On Monday, the Howard County Council voted for a $50 million flood prevention proposal for Old Ellicott City.
The plan was approved with a 3 to 2 vote and includes tearing down 10 buildings on the lower end of Main Street.
A couple of amendments to the plan were also put up for a vote last night but did not pass. One of those amendments was to take a closer look at another option to relieve flooding along Main Street, tunnel boring.
The plan that passed would allow the county to purchase 10 buildings on the lower end of Main Street, which they want to remove in order to create a river walk to ease floodwaters. The idea is to reduce both the speed of the water and the height from 12 to 15 feet to about four to six feet.
"If we didn't move this forward I am confident we would be looking at a ghost town with some historic buildings and no people," said Councilmember John Wenstein.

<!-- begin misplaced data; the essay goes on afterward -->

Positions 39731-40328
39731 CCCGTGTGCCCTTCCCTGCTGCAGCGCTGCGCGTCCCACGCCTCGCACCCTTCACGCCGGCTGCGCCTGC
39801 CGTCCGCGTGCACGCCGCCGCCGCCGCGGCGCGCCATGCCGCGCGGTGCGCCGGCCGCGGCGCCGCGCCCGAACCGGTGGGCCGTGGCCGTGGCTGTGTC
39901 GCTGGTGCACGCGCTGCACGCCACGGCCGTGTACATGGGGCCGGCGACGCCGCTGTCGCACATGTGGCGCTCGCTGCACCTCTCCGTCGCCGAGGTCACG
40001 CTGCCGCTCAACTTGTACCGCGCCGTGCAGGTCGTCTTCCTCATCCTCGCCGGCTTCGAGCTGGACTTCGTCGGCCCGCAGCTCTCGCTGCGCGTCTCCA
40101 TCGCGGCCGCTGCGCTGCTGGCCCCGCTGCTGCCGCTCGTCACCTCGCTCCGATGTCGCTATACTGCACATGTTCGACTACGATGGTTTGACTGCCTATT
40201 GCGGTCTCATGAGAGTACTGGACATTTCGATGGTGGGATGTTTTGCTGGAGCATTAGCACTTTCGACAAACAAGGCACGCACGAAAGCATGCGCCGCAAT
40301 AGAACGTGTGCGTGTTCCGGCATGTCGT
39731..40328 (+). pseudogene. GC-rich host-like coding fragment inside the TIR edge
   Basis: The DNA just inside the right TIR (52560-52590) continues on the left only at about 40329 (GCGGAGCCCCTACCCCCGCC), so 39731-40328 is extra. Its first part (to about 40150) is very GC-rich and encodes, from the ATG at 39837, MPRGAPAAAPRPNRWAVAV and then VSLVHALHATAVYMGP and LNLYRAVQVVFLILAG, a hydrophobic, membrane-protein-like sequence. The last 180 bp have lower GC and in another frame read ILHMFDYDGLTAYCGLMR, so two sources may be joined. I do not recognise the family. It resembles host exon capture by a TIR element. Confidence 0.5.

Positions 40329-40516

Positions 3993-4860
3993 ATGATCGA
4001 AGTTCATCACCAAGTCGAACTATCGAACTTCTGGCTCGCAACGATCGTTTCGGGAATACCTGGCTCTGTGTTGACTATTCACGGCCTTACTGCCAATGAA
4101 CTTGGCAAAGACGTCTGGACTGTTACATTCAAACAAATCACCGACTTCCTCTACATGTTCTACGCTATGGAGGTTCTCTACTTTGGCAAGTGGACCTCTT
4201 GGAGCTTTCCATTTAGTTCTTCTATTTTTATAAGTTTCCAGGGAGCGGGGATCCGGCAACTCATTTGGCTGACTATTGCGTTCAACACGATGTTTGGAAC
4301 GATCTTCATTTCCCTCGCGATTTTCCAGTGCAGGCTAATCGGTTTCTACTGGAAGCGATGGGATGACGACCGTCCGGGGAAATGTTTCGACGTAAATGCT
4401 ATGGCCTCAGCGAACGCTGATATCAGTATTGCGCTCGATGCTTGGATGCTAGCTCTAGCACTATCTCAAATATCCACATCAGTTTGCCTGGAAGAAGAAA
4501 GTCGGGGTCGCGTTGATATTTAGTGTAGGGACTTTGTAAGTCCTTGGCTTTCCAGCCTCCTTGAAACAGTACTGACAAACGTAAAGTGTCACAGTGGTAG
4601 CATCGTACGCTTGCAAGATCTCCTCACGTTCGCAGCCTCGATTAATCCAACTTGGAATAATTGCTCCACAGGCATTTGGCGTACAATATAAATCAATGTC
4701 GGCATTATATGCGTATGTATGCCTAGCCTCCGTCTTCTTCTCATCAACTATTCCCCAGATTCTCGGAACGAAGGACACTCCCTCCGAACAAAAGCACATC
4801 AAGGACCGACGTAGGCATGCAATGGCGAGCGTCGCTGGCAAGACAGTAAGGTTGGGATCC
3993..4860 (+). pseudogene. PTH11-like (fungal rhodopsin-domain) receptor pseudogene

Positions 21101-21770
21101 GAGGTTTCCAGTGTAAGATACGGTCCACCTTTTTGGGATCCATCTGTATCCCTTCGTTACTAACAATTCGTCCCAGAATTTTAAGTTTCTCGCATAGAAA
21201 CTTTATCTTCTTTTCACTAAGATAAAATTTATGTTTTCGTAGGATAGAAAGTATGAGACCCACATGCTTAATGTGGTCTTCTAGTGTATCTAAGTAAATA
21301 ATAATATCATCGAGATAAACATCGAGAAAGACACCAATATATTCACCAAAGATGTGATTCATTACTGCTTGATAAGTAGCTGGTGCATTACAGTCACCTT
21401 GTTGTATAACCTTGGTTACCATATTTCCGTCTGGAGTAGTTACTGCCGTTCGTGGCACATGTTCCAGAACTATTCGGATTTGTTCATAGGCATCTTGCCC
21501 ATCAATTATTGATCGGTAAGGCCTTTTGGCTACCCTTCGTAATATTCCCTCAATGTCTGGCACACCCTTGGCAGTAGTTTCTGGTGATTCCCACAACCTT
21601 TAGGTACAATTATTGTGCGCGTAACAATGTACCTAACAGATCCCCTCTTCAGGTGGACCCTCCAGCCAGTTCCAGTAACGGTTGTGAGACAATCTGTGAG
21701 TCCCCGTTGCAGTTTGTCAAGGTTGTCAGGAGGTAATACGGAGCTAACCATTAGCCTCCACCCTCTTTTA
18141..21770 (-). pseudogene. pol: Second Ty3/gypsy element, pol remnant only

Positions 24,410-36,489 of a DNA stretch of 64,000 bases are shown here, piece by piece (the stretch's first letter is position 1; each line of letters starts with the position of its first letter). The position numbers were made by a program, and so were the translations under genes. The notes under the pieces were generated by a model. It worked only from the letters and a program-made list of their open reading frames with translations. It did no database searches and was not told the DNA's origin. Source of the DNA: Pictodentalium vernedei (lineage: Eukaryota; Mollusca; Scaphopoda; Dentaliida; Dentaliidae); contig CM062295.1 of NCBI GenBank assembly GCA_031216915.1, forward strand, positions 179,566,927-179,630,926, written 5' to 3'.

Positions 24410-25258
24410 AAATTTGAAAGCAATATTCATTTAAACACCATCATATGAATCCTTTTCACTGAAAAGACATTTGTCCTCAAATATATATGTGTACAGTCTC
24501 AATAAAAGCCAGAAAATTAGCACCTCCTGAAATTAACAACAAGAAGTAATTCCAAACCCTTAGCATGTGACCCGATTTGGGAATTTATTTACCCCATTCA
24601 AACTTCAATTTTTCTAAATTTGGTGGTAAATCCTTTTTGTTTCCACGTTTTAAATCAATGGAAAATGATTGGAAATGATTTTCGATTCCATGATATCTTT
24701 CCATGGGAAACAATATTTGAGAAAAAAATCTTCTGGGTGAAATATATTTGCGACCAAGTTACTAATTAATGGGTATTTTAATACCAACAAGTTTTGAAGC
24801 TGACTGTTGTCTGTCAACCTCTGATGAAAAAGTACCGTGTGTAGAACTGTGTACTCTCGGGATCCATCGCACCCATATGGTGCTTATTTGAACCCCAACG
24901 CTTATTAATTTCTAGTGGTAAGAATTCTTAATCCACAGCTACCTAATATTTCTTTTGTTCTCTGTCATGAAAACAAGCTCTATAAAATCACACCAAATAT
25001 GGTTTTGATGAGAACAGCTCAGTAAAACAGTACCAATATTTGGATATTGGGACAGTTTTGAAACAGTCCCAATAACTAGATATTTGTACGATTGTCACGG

Other councilmembers against the plan wanted more time to consider other options and fear the plan may give people a false sense of security.
Preservation Maryland has also been vocal about their concerns with this plan, especially knocking down the buildings, but they don’t see this as a done deal.
"This is far from over. We’ve been in existence since 1931 and cared about Ellicott City since the beginning; we’ll continue to care about them," said Nicholas Redding, the Executive Director of Preservation Maryland.
Preservation Maryland says it will be releasing its own engineering study within the next couple of days that will consider other ideas like tunnel boring.
The county has not said when construction along Main Street to put this plan into motion will begin.